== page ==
Technology allows us to work quickly on the move but it's also an unacceptable excuse for bad behaviour. Let's improve our netiquette
For years my daily routine has been different to most people's. I used to start partying early most evenings and managed to keep up with everything. And because nature blessed me with the need for little sleep, I could always start work early. Fifteen years ago, before we had home access to company servers, this meant arriving in the office before 7am most days. I could then begin to work without staff from my then PR and publishing companies coming to talk to me.
Slowly, as people in the office got to know about my early-bird habits, they began arriving well before the official start time, too—some thought they could get an opportunity to talk with me before the phones began to ring and others thought it would impress the boss.
Of course, it did the opposite and defeated the object of the exercise, so I started going to work on Saturdays and then that practice persuaded others to follow suit. It was great to have such enthusiastic people, but privately annoying at the same time.
These days it's easier as most businesspeople will have an office at home or at least keep in touch via their BlackBerry. I rise absurdly early—around 4am—and I'm soon at work on the laptop. I receive about 300 legitimate emails a day ranging from business queries through to matters about the government and charity work I do as well as updates from friends and family. If I don't deal with them within 24 hours, they would never receive a reply.
I can then set my own agenda for the day—emailing managers, assistants, associates and consultants with tasks I would like them to undertake. By the time I head for a breakfast meeting, I'm fully organised and don't become tense about being in meetings with the urge to check emails at the same time. I used to find this practice particularly rude but it's the way of the future. We're no longer desk-bound as we take the desk with us and place it in a neat gadget that fits in our pockets ready to be inspected whenever we hear it ping.
Not everyone follows the same rules of netiquette, though. More and more people, I've noticed, start work before 6am. They spot an email from me and they know I'm online, so they reply. But if they're asking questions back, they expect me to respond quickly because otherwise they think I'm ignoring them, and so slowly my well-oiled system is breaking down.
Here's an interesting thought: has a corporate best-practice module been created for the rules of email engagement? If so, I'm sure that many of us would like to see it and communicate the ideas within our companies.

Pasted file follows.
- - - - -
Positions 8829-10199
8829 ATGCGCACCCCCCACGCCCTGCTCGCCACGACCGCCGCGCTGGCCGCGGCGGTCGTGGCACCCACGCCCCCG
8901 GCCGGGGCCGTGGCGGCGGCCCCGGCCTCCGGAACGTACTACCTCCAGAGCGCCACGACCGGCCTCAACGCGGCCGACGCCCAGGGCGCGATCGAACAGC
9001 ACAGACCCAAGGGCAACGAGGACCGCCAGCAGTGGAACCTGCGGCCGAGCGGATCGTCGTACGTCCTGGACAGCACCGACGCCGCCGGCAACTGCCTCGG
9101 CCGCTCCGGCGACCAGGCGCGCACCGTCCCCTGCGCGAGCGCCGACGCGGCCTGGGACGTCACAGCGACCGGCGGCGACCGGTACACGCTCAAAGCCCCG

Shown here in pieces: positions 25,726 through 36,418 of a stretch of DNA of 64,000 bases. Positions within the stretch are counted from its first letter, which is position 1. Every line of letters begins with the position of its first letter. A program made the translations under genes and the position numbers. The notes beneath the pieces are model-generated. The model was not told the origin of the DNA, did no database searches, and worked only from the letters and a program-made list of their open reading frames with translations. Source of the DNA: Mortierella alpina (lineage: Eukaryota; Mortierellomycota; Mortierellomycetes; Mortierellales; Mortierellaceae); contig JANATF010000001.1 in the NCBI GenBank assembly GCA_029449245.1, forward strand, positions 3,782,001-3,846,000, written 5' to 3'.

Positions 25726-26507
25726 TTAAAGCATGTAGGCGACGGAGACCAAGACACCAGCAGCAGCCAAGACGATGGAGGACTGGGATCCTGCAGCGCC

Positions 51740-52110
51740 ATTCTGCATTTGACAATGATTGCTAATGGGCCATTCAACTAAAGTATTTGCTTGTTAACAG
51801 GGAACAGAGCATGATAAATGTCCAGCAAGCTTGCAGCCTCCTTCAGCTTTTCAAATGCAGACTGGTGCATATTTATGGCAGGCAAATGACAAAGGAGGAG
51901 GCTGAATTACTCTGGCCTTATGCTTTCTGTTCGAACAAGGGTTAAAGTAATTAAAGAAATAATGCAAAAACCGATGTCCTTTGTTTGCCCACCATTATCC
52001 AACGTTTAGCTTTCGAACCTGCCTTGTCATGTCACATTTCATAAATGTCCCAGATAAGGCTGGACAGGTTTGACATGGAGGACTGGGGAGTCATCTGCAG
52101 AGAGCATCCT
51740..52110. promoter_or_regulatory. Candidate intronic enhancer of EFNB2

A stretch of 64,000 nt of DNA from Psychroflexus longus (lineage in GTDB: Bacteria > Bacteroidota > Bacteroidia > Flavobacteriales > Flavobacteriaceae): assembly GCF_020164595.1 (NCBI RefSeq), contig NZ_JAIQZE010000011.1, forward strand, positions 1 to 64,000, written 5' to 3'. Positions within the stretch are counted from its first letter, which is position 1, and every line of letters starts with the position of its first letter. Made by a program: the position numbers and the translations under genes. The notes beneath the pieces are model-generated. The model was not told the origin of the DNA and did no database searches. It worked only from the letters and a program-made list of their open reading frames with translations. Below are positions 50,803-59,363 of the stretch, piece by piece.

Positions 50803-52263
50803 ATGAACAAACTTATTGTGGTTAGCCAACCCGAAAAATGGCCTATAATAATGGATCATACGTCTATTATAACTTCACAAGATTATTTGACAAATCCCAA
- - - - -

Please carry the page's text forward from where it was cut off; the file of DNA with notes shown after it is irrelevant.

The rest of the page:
This is an extremely selfish observation but it's my company, and if you're exchanging emails primarily to show that you, too, are working crazy hours, consider this: you don't need to follow my pattern and you're now slowing me down. Unlike many businesspeople, I don't have a PA who responds to, or even reads, my mails and I would never want to reach that stage. I remember once emailing a friend about a lovely woman I had met only to receive a reply from his PA saying she sounded wonderful. I also don't want to receive emails from friends' PAs asking me when I am free for dinner. Why can't the lazy sods ask me themselves?
This way of communicating is becoming confusing and everyone seems to be making up the rules. Rather than having organisations which help businesses stage summits on topics such as how to handle VAT rises or import duties, can't we have one which creates a declaration on proper email conduct?
In a 1980s movie Chevy Chase played an ambitious executive in a large organisation. In one memorable scene his wife complains about how hard he is working and he snaps back: "Look, I've worked really hard to get to work this hard." Surely, we should have moved on from those days.
Email allows us to communicate at our own pace and this liberates us to do much more than previous generations of business leaders could have imagined. It doesn't need to be used to make macho statements about how hard we work or how important we are.
It's now 7.30am on a Sunday and I'm about to email this column to the editor of Director. I hope he's impressed...